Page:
Just along from the Hungarian parliament building, visitors to Budapest can find Shoes on the Danube Bank. Consisting of 60 shoes facing the river looking westwards, it is a deeply poignant memorial to the Budapest Jews who were murdered by the fascist Arrow Cross government in 1944–1945. They were ordered to remove their shoes before being shot. Their bodies fell into the river.
Those killed in this way were only a fraction of Hungarian victims of the Holocaust. In 56 days during the summer of 1944 alone, Hungarian authorities worked with the Nazi regime to deport 437,402 Jews, primarily to the extermination camps at Auschwitz and Birkenau. Standing so close to the Hungarian parliament, the memorial is a reminder of the fragility of democracy and the terrible atrocities committed during the Second World War.
New and old forms
There is nothing specifically Hungarian about these experiences, of course. Europe has an intensely violent and racist history. No corner of the continent can claim innocence when it comes to the history and legacy of fascism.
The sheer horror of this past can also sometimes blind us to the emergence of nationalism and fascism in new forms. If there are no extermination camps, should we therefore be content that the contemporary far right has adapted to, and accepted, democracy and minority rights? Progressives and democrats in many European countries today face this question squarely. Germany, Italy, France, Britain, Austria, Poland, the Netherlands, Sweden and Spain, to name only some of the most prominent cases, are all countries that have either a growing or consolidated far-right presence in their national political scene.
Perhaps because of the history attached to the terminology of fascism, many observers are reluctant to describe these developments in such language, preferring instead to label it “far-right populism”. The danger of this linguistic shift is that it can aid the normalisation of these new far-right forces into an accepted part of the European political landscape. Twentieth-century fascism did not, after all, begin the journey to the extermination camps by acknowledging this as its goal.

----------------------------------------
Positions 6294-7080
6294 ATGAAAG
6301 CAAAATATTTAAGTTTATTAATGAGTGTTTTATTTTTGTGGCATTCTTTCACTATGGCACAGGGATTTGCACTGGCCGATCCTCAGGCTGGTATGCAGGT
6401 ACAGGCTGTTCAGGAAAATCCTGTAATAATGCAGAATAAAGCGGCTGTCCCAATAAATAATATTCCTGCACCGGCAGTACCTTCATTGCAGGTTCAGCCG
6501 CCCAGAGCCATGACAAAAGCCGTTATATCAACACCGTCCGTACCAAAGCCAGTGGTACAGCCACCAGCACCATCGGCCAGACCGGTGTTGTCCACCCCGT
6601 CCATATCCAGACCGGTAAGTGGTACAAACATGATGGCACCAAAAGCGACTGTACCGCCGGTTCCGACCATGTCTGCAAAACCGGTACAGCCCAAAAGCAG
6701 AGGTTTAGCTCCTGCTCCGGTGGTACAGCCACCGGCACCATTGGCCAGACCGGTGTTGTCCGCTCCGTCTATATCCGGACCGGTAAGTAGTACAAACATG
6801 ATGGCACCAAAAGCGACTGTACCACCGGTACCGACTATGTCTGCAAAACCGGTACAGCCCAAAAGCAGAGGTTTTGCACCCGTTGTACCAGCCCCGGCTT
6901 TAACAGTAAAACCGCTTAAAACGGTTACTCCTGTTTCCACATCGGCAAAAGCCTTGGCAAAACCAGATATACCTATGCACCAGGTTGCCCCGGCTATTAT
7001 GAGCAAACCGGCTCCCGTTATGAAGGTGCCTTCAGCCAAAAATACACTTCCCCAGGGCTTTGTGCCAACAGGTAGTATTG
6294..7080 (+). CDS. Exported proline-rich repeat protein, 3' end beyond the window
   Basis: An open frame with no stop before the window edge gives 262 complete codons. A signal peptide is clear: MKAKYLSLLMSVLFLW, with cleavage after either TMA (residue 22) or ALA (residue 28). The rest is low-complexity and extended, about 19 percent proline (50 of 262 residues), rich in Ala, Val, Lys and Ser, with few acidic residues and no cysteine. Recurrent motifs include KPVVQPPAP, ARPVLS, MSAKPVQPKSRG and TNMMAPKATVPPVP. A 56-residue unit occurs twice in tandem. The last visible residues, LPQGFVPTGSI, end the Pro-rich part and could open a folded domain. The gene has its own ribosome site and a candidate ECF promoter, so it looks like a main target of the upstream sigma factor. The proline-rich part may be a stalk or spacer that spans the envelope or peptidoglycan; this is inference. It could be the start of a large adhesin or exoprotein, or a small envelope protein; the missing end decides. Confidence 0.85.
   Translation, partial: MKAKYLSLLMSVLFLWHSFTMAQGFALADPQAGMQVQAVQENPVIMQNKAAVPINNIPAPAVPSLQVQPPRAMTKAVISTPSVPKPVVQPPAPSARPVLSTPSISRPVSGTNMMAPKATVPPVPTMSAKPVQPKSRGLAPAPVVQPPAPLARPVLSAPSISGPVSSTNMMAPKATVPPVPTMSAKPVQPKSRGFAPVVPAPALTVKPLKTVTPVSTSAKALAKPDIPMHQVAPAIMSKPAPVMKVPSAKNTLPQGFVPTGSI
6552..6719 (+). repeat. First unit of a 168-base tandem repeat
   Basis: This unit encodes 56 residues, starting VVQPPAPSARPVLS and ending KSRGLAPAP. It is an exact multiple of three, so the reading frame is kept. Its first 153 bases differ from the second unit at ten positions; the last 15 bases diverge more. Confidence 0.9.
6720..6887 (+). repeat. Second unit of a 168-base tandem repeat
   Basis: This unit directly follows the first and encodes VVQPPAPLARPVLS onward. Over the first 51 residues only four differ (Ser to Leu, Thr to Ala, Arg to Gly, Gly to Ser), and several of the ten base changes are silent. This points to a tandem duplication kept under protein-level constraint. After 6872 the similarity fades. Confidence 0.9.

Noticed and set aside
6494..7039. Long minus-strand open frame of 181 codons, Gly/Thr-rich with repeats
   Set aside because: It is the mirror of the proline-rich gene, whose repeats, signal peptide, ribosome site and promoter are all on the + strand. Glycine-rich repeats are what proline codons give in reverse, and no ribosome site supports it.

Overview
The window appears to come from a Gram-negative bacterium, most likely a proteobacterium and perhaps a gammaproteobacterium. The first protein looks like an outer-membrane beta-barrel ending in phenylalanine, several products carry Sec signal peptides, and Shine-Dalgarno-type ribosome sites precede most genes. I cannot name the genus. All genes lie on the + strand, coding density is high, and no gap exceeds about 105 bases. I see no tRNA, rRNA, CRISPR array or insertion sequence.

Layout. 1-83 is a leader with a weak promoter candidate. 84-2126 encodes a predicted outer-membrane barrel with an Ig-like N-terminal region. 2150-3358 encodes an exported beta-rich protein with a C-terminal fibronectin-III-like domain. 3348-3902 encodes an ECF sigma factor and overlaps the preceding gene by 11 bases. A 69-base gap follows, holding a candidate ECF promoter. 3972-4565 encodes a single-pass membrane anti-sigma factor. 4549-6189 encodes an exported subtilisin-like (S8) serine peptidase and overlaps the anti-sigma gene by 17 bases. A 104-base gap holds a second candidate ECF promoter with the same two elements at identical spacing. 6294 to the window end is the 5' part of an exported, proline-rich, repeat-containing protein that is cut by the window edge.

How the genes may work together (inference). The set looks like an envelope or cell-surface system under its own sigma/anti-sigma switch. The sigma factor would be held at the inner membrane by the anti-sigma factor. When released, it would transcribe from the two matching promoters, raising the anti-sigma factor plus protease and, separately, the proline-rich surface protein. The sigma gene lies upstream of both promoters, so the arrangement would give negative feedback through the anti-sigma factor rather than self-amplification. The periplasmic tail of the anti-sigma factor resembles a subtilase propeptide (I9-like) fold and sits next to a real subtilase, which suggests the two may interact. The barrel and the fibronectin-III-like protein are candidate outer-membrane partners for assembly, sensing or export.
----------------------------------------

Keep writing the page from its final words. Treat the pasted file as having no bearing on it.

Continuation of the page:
Part of the mobilising power of the new far right in Europe lies in the “memory politics” of how 20th-century fascism is thought about today. The new far right rejects any notion of national responsibility for fascism. They claim they are not in continuity with these historical movements, while drawing on an idea of majority-white victimhood that resembles classical fascist discourses: that a liberal elite is systematically disadvantaging white-native populations to the benefit of ethnic and religious minorities.
Today, Hungary stands at the centre of these developments. Since 2010, under Prime Minister Viktor Orbán and his Fidesz government, the country has pioneered what they call “illiberal democracy”. For international observers the language Orbán and his party use is particularly striking for just how explicitly they reject liberal norms. They oppose the notion that civil society has rights and freedoms in relation to the state on the grounds that these are private associations, which have not been elected by the majority. They use similar “majoritarian” sophistry to reject the idea that minority groups and ethnicities have human rights.
Whereas far-right parties are usually thought of as becoming more moderate as they move closer to power, Fidesz tells a different story. The party began life after the fall of communism as a young, liberal, even idealistic party, but over time has become deeply conservative. Zsuzsanna Szelényi, a Hungarian oppositionist, left the party in 1994. She draws a parallel between Orbán’s autocratic takeover of the party from 1992 onwards with his rule in office.